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U.S. Schools With Mask Requirements Are Seeing Less Eczema

The School Health Department of the U.S. Department of Education has released a report which says that U.S. schools with mask requirements are seeing fewer outbreaks of acute allergic reactions, eczema, and other skin conditions which can cause the symptoms described above. The new guidelines also state that more teachers and staff are required to wear masks. Although this is good news, the implementation of these changes by schools has come too late. Some school districts are already being sued by parents and have implemented these unnecessary health-related restrictions. Some schools are still using unnatural and dangerous materials to create their masks.

There are other complications from not having a safe environment for children. The mere suggestion that there may be a correlation between asthma and allergies, as well as skin disorders and the molds that may be prevalent in these environments, was shot down by the U.S. Department of Education. They claimed that there was no connection whatsoever. Some of the schools that were sued are schools that had very low numbers of outbreaks prior to the mandated changes.

Why would there be an increase in the number of reported allergy attacks if there was no connection? Schools with these strict policies have not followed the studies conducted by the U.S. Department of Education’s own research. While the above-mentioned studies may not directly involve the correlation between eczema and allergies, they show a correlation between increased outbreaks and an irritant-rich environment. This is good news, but the real problem lies with the fact that the U.S. schools with these kinds of policies have not changed their practices to prevent or reduce the number of allergy attacks.

Studies have shown that an indoor environment – which is one with a lot of dust and allergens – increases the chance of an allergy attack. The same goes for a diet that consists of cow’s milk and eggs, wheat, soy, and corn. What these children have in common is that their immune systems are not able to fight off the food allergens. Instead, these food toxins get stored in their fat cells.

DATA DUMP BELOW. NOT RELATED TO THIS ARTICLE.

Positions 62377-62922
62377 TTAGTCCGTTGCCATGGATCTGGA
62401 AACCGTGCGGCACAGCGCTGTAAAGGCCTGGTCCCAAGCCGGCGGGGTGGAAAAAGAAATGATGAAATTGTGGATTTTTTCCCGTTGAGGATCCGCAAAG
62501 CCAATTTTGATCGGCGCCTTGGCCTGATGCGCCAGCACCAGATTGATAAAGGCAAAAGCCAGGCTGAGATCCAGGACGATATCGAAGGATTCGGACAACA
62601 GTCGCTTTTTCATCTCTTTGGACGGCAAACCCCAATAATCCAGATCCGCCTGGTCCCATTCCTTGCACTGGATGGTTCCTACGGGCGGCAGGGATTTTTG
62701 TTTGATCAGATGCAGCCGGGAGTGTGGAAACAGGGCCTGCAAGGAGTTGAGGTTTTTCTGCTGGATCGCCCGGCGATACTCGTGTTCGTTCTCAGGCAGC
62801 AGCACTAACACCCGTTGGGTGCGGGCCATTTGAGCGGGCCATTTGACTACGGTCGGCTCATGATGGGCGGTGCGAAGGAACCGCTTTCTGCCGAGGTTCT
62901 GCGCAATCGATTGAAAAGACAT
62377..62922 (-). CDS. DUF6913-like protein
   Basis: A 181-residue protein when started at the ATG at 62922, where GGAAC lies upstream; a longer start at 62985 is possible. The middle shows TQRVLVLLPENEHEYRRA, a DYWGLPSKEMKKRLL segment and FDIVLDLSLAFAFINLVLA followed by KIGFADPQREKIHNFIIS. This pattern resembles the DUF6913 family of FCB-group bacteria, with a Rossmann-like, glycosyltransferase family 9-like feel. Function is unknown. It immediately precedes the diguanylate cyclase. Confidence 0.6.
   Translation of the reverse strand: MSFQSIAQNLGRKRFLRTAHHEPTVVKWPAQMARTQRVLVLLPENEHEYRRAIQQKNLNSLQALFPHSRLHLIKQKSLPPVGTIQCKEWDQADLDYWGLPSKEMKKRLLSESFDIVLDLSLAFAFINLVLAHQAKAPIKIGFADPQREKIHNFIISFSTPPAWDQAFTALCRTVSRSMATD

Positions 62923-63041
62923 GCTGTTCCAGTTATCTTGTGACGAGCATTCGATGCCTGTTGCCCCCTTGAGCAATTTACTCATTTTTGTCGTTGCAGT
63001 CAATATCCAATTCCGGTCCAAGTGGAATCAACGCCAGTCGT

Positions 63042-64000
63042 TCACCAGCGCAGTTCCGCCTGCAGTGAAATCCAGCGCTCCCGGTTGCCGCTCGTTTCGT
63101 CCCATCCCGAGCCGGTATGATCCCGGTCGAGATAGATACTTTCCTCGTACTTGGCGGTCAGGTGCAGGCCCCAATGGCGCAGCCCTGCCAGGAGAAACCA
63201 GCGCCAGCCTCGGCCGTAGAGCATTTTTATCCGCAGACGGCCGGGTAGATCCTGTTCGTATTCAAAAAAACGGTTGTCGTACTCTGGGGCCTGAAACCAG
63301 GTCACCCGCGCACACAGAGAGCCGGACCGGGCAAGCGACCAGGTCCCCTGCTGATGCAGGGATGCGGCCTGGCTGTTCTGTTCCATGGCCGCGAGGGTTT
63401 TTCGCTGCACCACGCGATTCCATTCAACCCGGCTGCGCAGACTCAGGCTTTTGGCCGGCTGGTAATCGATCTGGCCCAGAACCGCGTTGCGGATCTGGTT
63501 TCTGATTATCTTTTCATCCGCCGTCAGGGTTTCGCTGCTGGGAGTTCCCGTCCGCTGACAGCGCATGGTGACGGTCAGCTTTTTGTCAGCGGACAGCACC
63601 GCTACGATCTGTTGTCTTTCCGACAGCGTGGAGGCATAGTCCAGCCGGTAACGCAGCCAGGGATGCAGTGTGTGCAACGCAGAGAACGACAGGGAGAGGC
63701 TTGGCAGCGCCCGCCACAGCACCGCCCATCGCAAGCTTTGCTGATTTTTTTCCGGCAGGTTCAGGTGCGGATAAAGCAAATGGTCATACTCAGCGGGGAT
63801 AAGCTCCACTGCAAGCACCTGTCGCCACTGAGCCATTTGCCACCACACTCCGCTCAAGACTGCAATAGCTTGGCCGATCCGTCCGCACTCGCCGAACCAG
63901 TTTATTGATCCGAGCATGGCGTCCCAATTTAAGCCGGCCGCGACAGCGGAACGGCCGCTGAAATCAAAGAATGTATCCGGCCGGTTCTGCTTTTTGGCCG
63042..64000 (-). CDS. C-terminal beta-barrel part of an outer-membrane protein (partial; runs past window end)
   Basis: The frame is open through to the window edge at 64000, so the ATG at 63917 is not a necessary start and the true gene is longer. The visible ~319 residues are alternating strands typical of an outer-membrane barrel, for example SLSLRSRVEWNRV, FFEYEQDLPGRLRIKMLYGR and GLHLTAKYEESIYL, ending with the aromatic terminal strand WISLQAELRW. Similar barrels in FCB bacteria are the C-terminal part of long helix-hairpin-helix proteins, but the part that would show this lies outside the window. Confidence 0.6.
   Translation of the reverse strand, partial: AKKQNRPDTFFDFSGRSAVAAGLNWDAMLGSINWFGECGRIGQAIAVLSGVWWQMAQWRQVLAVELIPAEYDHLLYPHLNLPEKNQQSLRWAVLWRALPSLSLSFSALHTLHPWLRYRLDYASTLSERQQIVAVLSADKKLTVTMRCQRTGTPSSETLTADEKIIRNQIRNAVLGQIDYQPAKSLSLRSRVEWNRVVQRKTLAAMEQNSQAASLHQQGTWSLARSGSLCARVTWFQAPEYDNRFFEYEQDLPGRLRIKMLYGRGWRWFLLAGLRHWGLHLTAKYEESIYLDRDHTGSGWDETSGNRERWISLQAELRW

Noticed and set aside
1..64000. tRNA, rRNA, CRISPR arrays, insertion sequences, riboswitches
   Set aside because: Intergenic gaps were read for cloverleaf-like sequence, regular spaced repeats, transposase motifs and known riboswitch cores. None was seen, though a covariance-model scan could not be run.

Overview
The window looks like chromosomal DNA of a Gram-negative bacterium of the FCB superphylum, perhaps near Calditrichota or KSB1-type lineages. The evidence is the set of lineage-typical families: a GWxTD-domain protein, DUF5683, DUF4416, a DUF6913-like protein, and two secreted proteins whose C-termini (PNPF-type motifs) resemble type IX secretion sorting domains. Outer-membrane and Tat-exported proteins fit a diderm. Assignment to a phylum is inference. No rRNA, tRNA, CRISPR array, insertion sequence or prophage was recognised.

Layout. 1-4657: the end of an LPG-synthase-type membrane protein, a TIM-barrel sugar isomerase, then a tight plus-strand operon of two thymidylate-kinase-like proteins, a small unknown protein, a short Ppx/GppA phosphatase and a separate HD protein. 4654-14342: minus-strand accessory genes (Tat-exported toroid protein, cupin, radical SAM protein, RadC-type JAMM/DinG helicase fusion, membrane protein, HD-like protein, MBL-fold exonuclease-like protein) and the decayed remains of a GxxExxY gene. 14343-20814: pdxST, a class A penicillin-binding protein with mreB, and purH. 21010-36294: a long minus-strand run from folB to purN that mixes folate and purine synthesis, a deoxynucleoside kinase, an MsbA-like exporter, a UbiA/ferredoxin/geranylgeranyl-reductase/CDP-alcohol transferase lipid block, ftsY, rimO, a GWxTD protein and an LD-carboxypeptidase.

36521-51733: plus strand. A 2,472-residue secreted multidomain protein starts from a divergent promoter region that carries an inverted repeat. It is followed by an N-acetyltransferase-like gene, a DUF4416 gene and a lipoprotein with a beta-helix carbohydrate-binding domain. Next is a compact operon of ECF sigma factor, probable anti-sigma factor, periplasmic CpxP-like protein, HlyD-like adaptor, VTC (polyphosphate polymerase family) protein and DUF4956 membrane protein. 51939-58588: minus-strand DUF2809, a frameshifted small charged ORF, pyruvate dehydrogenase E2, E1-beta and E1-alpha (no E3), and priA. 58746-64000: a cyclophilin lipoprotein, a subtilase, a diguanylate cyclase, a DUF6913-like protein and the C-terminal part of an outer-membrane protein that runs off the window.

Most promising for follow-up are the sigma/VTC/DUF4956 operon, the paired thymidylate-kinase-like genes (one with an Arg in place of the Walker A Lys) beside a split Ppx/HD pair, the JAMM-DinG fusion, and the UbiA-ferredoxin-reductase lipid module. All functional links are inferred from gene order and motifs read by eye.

These fat cells release histamine, which triggers a release of steroids from the adrenal gland. The steroids then go on to bind with the amino acid lysine which is found in many proteins such as the skin’s own sebum. Unfortunately, lysine – which is also present in the proteins found in egg whites and some dairy products – is also a powerful toxin.

The new research shows that eczema-infected children have an excess of lysine in their bodies. When this happens, the body releases histamines. Because the children cannot tolerate the histamines, their body releases even more, and their immune systems attack their own cells. These allergy attacks trigger additional bouts of itching which can lead to further infections and ultimately cause the child to develop eczema disease.

Another important detail noted in the new study is that there are a number of schools in the U.S. where the majority of elementary students are affected by allergy disease. It doesn’t seem to matter if they have had the allergy symptoms for longer or shorter periods of time. As soon as they enter school, those children are hit with these waves of skin infections. These researchers believe that this is because the children are not receiving adequate nutrition and protection from the harmful substances that are found in typical classroom foods. The food industry continues to lobby for the inclusion of non-nutritious ingredients in all foods so it’s no wonder that these schools are seeing fewer allergy attacks.

While the majority of eczema cases in the U.S. are believed to be of environmental causes, it has been shown conclusively that the allergy symptoms – itching and rashes – are actually a result of an imbalance in the immune system of the individual. If the immune system is weak, people will generally have an outbreak of eczema. Since many of the preservatives, additives, and other chemicals that are used in the American diet are responsible for this imbalance, schools that have strict guidelines for allergen materials in their curriculum may actually prevent eczema outbreaks among their students. Allergy shots and other medications can also help to alleviate some of the symptoms that come along with eczema.

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